From time to time, people throw paperback books into Mr. Trashcan.  It happens quite a lot, and, having almost unlimited free time, since he doesn’t go anywhere, Mr. trashcan reads these books.  Except stuff like those Tom Clancy books where people are in control and technology really works – too far fetched.
Anyway, among MT’s favorite books are the ones that are UFO-related; you know the ones I mean… there’s the classics like Eric Von Daniken and the old Zecharia Sitchen book The 12th Planet.  There’s the pretty straightforward stuff that’s desperately trying to be scientific, like the Jacques Vallee books.  And then there’s the real nutball stuff… MT remembers a rare hardback written by a real Silly Old English Colonel called Space, Gravity and the Flying Saucer that purported to describe the interior of a flying saucer, using pure deductive reasoning.

The reason MT likes these books so much is that, in almost every one of them, no matter how nutty, you will find something interesting, that you hadn’t thought of or didn’t know (some of it even true) .  For example, even the silly old English Colonel, as batty as he was, makes the interesting point that if you want to subject a spaceship full of meat-based life forms to infinite accelerations without mushing them all, you would have to use a force like gravitation, which has the capability to accelerate them all equally!   Maybe you have though of that, but Mr. Trashcan hadn’t.
The 12th Planet has a fun premise: that there is an additional planet (never mind how he comes up with 12)  on a very long elliptical orbit, that whizzes through the solar system every few millennia, carrying an advanced race.   It’s an interesting story, even if only from a literary angle.
The world-wide UFO phenomenon, today, is just like these cheap paperbacks;  buried in those stacks of smudged reports and grainy photos and shaky videos, there is some genuinely interesting stuff.  Even though it’s become almost impossible, now, to separate the genuine from the bogus in this full-fledged cultural phenomenon, it is still interesting stuff.   It’s interesting that so many people will make up and tell complicated bald-faced lies.  It’s interesting that you can’t tell they are lying by watching them on video.  They seem like good, ordinary people with no axe to grind who have seen something genuinely strange.  Often when you hook them up to a polygraph they send it off the lying end of the scale, but sometimes not.  Some of them have seen things like small lights at great distances, so they don’t really have to lie; it’s easy for them to believe they have seen a UFO.  Others claim to have seen big things close up, in great detail, with other witnesses and radar confirmation, so when they check out OK on the polygraph, you have to wonder what they saw.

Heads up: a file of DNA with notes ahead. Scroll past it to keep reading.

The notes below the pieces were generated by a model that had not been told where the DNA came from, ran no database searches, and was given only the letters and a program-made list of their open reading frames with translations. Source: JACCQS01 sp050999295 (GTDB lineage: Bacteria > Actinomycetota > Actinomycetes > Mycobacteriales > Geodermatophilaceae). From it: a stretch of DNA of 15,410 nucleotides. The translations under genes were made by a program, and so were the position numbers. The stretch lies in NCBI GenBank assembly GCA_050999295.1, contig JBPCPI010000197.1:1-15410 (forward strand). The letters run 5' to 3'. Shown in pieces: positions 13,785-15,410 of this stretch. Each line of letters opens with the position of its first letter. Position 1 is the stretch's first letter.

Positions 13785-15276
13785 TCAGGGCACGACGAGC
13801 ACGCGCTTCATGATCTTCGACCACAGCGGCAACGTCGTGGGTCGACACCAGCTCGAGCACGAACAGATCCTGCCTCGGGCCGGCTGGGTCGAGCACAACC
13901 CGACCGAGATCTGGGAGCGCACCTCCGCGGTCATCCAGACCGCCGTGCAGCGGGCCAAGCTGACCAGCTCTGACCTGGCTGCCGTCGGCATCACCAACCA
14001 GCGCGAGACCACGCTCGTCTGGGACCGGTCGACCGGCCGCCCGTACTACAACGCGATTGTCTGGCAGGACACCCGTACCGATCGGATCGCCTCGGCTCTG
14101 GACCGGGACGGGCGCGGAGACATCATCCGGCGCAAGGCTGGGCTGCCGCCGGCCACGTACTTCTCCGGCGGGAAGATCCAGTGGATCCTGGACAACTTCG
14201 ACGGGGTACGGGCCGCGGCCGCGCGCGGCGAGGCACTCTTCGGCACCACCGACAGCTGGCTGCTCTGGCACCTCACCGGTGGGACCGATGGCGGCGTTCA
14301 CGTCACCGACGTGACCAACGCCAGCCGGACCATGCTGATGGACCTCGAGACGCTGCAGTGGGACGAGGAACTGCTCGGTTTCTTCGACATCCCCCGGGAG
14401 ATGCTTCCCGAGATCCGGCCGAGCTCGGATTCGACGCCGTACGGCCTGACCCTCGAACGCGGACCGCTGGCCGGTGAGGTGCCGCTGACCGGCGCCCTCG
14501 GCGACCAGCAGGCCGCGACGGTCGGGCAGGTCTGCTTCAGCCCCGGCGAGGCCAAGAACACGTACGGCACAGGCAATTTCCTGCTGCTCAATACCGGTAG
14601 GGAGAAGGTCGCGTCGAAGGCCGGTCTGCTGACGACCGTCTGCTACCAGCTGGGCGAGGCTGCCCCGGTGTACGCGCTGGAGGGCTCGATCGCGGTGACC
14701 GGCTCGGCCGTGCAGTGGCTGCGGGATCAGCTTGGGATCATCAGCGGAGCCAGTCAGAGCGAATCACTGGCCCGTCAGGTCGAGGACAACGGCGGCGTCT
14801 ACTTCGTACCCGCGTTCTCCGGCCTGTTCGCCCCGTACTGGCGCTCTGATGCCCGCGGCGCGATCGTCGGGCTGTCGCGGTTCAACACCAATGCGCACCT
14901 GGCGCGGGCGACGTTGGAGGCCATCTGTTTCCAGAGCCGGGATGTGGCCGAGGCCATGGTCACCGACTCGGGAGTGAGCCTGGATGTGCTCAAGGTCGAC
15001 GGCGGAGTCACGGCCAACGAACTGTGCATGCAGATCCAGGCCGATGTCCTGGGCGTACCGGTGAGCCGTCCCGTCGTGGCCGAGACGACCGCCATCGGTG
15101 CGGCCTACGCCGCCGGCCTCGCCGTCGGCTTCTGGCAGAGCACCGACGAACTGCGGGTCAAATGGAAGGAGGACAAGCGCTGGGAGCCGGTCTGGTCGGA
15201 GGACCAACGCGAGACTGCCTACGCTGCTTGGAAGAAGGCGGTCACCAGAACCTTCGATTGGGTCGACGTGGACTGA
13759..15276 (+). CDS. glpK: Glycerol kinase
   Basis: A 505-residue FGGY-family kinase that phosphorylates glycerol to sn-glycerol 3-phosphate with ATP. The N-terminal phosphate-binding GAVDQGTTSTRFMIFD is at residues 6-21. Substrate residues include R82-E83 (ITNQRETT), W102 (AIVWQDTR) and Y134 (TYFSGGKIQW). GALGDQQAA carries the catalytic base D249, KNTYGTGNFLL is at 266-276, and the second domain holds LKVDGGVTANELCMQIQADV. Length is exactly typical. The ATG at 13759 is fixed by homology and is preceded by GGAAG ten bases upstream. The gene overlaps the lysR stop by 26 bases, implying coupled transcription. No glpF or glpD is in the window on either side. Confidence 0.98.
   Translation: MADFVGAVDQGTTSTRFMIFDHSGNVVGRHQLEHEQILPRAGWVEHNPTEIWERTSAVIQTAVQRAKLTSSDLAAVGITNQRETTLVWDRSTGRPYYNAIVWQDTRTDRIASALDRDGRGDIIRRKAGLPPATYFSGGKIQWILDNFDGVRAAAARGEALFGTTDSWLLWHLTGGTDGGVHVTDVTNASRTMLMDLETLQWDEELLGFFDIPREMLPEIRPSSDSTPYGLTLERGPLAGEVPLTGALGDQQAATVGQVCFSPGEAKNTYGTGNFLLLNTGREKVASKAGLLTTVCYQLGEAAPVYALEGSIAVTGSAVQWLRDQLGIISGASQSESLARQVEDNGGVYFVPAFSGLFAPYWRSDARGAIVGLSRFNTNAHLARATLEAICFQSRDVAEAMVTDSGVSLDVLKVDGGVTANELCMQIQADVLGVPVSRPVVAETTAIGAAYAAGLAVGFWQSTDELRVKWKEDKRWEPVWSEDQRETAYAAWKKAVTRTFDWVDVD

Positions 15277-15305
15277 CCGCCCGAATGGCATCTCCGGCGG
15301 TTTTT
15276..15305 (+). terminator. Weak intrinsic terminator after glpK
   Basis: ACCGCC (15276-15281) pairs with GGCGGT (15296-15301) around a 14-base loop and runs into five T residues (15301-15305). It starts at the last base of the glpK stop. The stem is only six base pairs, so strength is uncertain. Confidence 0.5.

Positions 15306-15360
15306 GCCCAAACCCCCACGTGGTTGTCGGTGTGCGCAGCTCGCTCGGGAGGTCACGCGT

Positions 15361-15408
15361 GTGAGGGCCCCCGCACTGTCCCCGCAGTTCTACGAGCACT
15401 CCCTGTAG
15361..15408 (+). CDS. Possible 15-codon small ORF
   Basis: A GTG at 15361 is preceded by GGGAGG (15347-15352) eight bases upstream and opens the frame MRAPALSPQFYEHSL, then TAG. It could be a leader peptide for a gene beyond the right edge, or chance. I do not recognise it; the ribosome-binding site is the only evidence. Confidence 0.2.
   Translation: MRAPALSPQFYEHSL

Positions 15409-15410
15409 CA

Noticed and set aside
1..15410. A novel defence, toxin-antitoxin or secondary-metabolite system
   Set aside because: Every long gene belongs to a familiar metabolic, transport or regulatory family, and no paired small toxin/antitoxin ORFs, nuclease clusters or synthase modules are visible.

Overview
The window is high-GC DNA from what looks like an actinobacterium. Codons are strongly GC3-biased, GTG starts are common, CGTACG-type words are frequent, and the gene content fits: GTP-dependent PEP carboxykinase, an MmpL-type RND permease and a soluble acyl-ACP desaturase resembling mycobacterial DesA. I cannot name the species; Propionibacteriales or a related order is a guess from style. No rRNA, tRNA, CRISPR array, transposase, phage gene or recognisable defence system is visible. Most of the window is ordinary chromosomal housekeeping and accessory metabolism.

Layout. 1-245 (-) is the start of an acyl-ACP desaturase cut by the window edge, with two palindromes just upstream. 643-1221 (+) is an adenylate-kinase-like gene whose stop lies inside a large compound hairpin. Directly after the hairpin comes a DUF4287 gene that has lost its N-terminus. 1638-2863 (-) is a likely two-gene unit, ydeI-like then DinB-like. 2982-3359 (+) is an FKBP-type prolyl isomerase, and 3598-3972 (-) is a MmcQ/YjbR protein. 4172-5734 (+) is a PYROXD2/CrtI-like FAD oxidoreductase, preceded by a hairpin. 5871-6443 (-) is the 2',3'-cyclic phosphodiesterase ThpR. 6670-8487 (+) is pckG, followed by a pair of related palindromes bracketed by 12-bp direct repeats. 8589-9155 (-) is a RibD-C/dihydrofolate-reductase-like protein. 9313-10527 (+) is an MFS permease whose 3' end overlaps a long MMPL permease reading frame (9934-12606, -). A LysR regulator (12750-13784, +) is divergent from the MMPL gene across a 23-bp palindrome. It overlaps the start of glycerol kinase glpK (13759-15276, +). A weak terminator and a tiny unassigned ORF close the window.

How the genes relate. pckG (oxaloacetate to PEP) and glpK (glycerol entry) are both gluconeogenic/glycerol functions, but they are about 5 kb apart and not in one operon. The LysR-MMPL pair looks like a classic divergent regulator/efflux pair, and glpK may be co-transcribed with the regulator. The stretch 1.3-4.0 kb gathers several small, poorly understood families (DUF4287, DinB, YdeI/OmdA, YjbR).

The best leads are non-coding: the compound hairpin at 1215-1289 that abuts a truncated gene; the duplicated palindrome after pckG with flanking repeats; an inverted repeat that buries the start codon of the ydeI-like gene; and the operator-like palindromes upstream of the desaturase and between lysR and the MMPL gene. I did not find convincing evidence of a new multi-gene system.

This phenomenon is trying to tell us something, but there has been very little serious, funded study of it.  If you want to know why, just try to get funding for even the most prosaic kind of mainstream science; even that isn’t easy, and when you start adding hints of the paranormal it quickly becomes impossible.  And then there’s the fact that, aside from the witnesses themselves, there is almost nothing physical to study.   Mr. Trashcan thinks there may never be anything physical; we may never have a piece of a saucer to examine.  This is not to say they aren’t real;  Mr. Trashcan thinks there must at least be something electromagnetic/optical going on, that these things exist here in this world in a very new and unfamiliar sense of the word “exist”.   This is what the phenomenon may be trying to tell us.